Home COVID-19 How are global developments impacting startups in Southeast Asia?

How are global developments impacting startups in Southeast Asia?

Kenneth Low
We speak with the corporate venture capital arm of the SoftBank Group about the impacts of COVID-19 and the US-China trade spat on the region’s tech ecosystem
An interview with
Principal, SoftBank Ventures Asia
An information flow hologram on a night city view of Kuala Lumpur

In the first part of this interview with Kenneth Low, principal at SoftBank Ventures Asia, the corporate venture capital arm of the SoftBank Group, spoke about emerging technologies with potential, regulatory frameworks governing digital assets in Southeast Asia and key considerations in startup investing.

In this second part of the interview, Mr Low speaks about possible implications of the US-China technology conflict on tech startups in China and other parts of Asia and whether COVID-19 will demand changes in investment strategy. He also offers a closer look at the challenges faced when investing in Southeast Asian tech startups.

Unravel: As a tech investor, what is your view on the possible implications of the US-China tech war on: (a) Chinese technology startups and companies, and (b) tech startups in other parts of Asia?

Kenneth Low: There are a lot of factors that have actually accelerated the growth of the Southeast Asian tech ecosystem. Because of the geopolitical environment worldwide, a lot of global companies—not just Chinese companies—have set up offices in Southeast Asia, and largely in Singapore. Southeast Asia has been relatively stable from a growth and political standpoint over the past few years. This has attracted a lot of global investors to set up offices in Southeast Asia.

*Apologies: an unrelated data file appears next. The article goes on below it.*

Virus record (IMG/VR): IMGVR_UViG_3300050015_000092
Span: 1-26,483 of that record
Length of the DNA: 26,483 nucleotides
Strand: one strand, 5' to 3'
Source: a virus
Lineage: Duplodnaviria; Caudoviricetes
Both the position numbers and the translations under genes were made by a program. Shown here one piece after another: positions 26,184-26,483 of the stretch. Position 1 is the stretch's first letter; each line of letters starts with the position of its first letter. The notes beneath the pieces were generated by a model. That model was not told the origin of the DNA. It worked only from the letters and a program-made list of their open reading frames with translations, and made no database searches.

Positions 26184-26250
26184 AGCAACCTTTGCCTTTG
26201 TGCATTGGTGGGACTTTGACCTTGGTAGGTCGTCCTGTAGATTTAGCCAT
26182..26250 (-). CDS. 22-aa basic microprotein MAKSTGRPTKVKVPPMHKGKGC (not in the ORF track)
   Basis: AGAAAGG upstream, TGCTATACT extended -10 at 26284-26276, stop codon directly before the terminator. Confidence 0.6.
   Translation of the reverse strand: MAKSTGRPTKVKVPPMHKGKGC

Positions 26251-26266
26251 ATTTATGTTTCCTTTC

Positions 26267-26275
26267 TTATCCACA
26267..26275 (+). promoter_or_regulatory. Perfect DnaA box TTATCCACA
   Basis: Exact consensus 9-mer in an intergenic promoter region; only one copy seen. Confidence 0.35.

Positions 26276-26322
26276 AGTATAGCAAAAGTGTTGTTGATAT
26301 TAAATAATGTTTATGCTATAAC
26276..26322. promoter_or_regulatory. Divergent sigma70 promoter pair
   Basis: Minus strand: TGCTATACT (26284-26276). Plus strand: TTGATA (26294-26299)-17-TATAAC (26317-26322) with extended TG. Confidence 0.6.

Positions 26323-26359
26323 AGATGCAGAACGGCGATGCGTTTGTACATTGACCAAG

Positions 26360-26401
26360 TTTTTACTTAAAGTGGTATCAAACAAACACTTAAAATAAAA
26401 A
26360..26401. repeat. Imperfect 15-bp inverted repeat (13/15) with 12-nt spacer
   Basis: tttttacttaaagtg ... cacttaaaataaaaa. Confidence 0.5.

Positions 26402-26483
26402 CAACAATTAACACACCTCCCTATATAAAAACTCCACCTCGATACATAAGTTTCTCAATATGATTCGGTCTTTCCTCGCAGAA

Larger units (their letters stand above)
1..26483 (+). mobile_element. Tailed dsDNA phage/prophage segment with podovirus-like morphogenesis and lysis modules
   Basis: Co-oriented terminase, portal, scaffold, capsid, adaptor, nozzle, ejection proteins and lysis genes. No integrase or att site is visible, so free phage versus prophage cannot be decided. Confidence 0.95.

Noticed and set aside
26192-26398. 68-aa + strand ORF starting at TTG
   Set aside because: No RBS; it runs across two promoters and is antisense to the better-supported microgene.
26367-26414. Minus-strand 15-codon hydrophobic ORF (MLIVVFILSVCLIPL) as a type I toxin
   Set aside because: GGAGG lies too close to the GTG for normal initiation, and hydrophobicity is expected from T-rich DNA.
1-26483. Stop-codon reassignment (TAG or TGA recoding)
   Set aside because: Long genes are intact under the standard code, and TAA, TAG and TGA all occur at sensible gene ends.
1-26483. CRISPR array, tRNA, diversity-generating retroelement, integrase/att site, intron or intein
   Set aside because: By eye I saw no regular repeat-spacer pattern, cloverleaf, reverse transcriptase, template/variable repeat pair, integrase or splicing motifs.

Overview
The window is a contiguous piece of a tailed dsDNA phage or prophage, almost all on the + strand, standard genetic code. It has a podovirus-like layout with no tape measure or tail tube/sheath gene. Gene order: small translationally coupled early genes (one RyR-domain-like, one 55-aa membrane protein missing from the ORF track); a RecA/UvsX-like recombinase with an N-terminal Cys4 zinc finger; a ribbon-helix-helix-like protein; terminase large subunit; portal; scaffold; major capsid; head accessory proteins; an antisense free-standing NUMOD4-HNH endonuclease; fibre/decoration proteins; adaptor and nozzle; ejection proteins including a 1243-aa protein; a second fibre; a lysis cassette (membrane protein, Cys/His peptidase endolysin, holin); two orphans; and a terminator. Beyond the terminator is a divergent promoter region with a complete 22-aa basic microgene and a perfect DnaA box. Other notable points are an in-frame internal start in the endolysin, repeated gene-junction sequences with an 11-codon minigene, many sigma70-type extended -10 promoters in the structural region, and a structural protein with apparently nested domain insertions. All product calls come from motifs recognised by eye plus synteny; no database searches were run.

This year, we have also seen significant amounts of global capital coming in, global VCs investing, and several Chinese big tech companies looking to increase their footprint in Southeast Asia. These include the likes of Bytedance, Alibaba and Tencent. Google is also increasing its headcount substantially in Singapore to prepare for a Southeast Asian expansion.

Global political headwinds have so far benefitted Southeast Asia from an investment standpoint. We are very bullish about the region’s prospects. As more capital comes into the region, it will help increase employment in the region. This, in turn, will help increase GDP per capita, and indirectly benefit monetisation of emerging innovative technologies

One of the biggest investor question has been mass consumer’s ability and willingness to pay for products and services that tech companies are offering. Increasing employment and income levels will help address this challenge in the medium to long run.

Unravel: COVID-19 has accelerated digitalisation and the uptake of different technologies globally. In Asia, has this resulted in a change in your investment strategy in any way?

Mr Low: As a black swan event, we all thought COVID and its impacts would last a year or two, but we are now entering into the third year. It has been quite difficult when it comes to investing.

For example, there are a lot of technologies that make sense during COVID-19, but how will things really change after COVID-19? Consider the example of education tech. There has been a dramatic shift to online, but the question is that as people get vaccinated and schools start reopening, what is going to happen with these online education platforms that act as a substitute to schools? Will online education remain nearly as popular? This makes it tricky.